Remedy Tree - "Suns and Spaceships"

Remedy Tree releasing “Suns and Spaceships”

By Cassidy Strauss

Remedy Tree will be ringing in the New Year with the release of their third studio production this January. The earthy sounds of fiddle guitar, bass, banjo, and mandolin is a unique twist to bluegrass music that doesn’t follow the rules. Gabriel Acevedo, bandleader, says that their music style has evolved since their previous albums.

According to Acevedo, the band has found itself this past year and honed in on its sound. The difference is clear. Remedy Tree’s first full length album released in 2016 was centered around slower music because there were different musicians in the band. “When the cellist left the band, a new banjo player [Benny McDowell] who was playing with us influenced

our music a lot. We were at the edge of bluegrass and he put us over the edge,” he said. Once, Acevedo would have considered his songs indie folk, but now he says the upbeat jams suit the band more.

Although band members have come and gone, Gabriel and his wife Abigail Acevedo are the roots that hold Remedy Tree up. Their harmonies are ethereal. These 20-something string pickers seem to have come from an era decades before their time.

After the transformation, the band started gaining a lot more traction. As a band consisting solely of musicians in their 20s, this genre of music is quite rare. Because the band is young in a niche with older bluegrass musicians, they are able to put a fresh spin on more traditional music. For this reason, Remedy Tree does not place itself into a specific music category but rather lets the principles of bluegrass guide their sound.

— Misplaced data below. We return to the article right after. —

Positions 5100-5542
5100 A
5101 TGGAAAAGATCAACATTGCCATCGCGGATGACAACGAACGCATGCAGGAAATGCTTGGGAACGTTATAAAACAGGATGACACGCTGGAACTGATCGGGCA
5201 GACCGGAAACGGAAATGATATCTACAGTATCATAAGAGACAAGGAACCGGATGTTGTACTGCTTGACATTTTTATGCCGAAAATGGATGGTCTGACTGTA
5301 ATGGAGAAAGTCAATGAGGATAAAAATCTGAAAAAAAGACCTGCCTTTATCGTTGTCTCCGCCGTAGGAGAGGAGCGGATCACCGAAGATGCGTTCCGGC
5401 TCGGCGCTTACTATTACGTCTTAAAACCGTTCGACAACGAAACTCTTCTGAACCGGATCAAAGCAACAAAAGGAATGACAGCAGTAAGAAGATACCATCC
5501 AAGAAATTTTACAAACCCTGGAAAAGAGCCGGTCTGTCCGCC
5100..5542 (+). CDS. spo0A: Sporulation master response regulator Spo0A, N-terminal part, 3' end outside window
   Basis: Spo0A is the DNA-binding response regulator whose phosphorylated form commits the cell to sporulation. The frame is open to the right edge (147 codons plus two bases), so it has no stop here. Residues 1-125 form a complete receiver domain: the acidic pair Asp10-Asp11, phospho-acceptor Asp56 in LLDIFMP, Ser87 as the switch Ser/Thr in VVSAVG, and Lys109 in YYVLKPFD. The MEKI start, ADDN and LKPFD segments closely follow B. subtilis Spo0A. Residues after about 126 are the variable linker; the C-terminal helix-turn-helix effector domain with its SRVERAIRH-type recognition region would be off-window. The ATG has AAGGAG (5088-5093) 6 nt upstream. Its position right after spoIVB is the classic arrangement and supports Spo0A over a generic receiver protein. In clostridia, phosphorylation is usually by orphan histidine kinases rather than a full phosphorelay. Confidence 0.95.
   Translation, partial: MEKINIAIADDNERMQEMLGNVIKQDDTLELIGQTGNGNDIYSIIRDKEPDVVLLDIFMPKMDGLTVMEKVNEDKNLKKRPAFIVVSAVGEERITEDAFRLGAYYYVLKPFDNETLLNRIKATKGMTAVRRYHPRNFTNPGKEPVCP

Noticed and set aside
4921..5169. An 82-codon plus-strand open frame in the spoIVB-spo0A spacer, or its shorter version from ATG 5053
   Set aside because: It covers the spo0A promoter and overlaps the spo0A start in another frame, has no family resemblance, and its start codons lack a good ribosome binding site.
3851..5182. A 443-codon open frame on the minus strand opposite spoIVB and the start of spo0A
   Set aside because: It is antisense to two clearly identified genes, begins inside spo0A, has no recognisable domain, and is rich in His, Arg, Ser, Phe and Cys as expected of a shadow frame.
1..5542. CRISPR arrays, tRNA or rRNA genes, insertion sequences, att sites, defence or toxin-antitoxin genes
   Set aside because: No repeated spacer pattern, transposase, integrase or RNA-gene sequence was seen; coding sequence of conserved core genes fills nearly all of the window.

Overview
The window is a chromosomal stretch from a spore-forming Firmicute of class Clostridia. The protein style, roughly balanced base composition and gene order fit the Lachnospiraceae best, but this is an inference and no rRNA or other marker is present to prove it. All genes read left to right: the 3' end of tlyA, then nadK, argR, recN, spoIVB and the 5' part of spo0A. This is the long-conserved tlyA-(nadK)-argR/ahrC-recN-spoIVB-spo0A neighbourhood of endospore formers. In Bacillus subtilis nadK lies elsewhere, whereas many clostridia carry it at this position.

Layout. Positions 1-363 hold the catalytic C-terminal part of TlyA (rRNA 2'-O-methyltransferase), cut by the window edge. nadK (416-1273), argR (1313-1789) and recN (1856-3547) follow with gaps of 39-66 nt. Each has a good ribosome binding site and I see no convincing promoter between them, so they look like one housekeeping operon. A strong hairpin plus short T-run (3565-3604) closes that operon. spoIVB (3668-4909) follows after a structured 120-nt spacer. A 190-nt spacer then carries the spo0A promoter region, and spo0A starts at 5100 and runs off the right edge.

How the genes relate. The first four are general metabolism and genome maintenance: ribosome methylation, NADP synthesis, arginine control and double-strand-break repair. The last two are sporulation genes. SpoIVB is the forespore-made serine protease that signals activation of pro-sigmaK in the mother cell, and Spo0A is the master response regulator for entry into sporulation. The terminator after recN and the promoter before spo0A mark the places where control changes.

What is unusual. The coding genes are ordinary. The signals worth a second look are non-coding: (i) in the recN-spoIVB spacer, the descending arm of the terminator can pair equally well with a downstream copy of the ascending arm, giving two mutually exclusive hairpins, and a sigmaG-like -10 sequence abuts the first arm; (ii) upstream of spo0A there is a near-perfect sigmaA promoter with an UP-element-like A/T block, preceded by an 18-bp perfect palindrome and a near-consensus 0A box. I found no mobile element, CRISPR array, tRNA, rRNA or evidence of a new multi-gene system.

The band’s goal is to appeal to a wider audience than just bluegrass. They want to spread the message that life is meaningful. Through the themes in their music, such as faith and love, they are able to convey this message.

 One of the songs on the upcoming album is a co-write. ‘Lonely Eyes’ is western sounding, almost country in a way. The lyrics have a lot of imagery and use nature-related words. The ‘Suns and Spaceships’ EP will have five songs. Acevedo has welcomed guest musicians onto the record to help with visions that he had for the music which couldn’t be complete with just him. Three different fiddle players will be featured on the EP to create a full band sound.

The folksy music has me torn between a feeling of wanting to put a daisy in my hair and dance around in a field of lavender, and feeling like chewing on a stick of hay while doing the Cotton Eye Joe.

The inspiration for the band name is the evolution of a tree. “They start from such small minimal things like an acorn, so susceptible to destruction, and grow into such majestic creatures,” says their website. That is exactly what Remedy Tree has done with their music in St. Augustine. This New Year, resolve to branch out and discover the unique sound of Remedy Tree.

dave kosciolek